What happens is that the villi in your gut get destroyed by the glyphosate, which reduces your ability to absorb vitamins and minerals. Also, wheat contains gliadin, which is difficult to break down. Normally, a reaction takes place that builds connections between different proteins in the wheat.
But glyphosate gets right in the middle of that process too, resulting in wheat that is highly indigestible. Dr. Seneff and her co-researcher Dr. Anthony Samsel believe the glyphosate may attach to the gliadin as a consequence of a chemical reaction. The end result is that your body develops an immune reaction. As noted in their study:
“[G]ut dysbiosis, brought on by exposure to glyphosate, plays a crucial role in the development of celiac disease. Many CYP enzymes are impaired in association with celiac disease, and we show that glyphosate’s known suppression of CYP enzyme activity in plants and animals plausibly explains this effect in humans.”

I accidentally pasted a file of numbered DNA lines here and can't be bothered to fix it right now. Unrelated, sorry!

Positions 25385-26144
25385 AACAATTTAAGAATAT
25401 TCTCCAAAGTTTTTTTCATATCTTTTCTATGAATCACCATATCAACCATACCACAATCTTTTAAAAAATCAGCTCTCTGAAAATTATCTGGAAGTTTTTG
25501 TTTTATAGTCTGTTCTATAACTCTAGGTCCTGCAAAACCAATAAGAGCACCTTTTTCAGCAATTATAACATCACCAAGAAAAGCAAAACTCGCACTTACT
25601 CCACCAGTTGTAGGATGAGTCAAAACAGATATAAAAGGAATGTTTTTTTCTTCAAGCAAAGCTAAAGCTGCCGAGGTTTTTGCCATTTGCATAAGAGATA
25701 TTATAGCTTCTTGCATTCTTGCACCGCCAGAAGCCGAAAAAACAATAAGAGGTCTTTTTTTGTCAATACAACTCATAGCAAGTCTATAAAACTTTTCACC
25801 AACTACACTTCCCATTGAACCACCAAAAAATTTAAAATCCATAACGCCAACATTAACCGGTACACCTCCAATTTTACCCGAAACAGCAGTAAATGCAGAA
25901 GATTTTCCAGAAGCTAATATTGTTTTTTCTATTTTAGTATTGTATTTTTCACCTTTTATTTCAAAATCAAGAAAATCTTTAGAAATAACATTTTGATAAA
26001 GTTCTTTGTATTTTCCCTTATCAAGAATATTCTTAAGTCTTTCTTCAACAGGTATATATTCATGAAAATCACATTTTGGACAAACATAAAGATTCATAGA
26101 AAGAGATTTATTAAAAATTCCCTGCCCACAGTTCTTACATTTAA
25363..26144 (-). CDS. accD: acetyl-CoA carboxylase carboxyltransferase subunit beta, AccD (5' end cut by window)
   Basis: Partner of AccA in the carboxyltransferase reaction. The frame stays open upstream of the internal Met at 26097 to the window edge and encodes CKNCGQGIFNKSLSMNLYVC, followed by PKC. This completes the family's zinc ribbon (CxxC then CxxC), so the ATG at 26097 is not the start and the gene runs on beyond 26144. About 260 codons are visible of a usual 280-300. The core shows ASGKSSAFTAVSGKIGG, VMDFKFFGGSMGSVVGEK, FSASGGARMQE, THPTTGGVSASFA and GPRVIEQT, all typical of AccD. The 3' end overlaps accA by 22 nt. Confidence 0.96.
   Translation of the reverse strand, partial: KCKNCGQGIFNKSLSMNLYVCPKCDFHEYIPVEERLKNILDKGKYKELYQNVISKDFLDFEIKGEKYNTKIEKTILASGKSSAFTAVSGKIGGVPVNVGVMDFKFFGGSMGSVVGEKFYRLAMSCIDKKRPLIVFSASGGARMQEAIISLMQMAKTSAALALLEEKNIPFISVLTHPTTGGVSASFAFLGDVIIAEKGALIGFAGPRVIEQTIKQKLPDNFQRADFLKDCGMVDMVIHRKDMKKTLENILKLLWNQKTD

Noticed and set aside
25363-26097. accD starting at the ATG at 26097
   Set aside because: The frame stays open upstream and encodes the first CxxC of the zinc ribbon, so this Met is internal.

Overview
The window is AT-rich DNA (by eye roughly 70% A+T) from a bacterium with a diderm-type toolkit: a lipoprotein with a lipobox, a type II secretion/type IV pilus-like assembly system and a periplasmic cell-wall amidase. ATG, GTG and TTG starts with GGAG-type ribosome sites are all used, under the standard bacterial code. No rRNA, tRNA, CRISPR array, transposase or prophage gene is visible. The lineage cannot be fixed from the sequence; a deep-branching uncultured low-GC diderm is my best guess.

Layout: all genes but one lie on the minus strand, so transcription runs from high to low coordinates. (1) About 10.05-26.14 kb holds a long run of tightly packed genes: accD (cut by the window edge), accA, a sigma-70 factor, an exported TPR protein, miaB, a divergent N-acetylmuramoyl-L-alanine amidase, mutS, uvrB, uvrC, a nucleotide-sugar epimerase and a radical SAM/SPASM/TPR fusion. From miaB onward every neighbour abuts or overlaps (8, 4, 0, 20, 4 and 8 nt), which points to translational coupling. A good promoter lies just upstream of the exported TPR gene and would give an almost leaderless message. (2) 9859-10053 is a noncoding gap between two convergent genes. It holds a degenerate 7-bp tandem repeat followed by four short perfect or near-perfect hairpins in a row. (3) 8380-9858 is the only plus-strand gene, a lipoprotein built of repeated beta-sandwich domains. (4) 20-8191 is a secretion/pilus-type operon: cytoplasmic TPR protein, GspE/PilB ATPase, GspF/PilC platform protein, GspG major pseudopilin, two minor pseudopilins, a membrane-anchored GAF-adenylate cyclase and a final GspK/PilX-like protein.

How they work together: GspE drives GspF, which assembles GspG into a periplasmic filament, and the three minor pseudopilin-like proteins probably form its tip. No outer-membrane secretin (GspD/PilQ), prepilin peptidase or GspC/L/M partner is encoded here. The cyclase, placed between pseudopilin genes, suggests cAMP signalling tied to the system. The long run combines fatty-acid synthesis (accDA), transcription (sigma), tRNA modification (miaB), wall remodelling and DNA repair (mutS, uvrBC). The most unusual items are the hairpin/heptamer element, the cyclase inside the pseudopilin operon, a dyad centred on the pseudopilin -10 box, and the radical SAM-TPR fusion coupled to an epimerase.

Glyphosate Disrupts Important Sulfate Pathway Implicated in Celiac Disease
Glyphosate causes gut dysbiosis (a condition of microbial imbalance in your intestines that can lead to gut inflammation and leaky gut) and an overgrowth of pathogens. Sulfur, and the sulfur pathway, plays in important part in optimal health, and when your gut is inflamed, your body’s ability to transport sulfate is impaired.
This is in part why Dr. Seneff recommends soaking in magnesium sulfate (Epsom salt) baths rather than taking a sulfur supplement (such as chondroitin sulfate, for example.) This way, it can bypass your gut mucosa. The sulfur pathway is also implicated in celiac disease, and this is the connection between glyphosate exposure and celiac: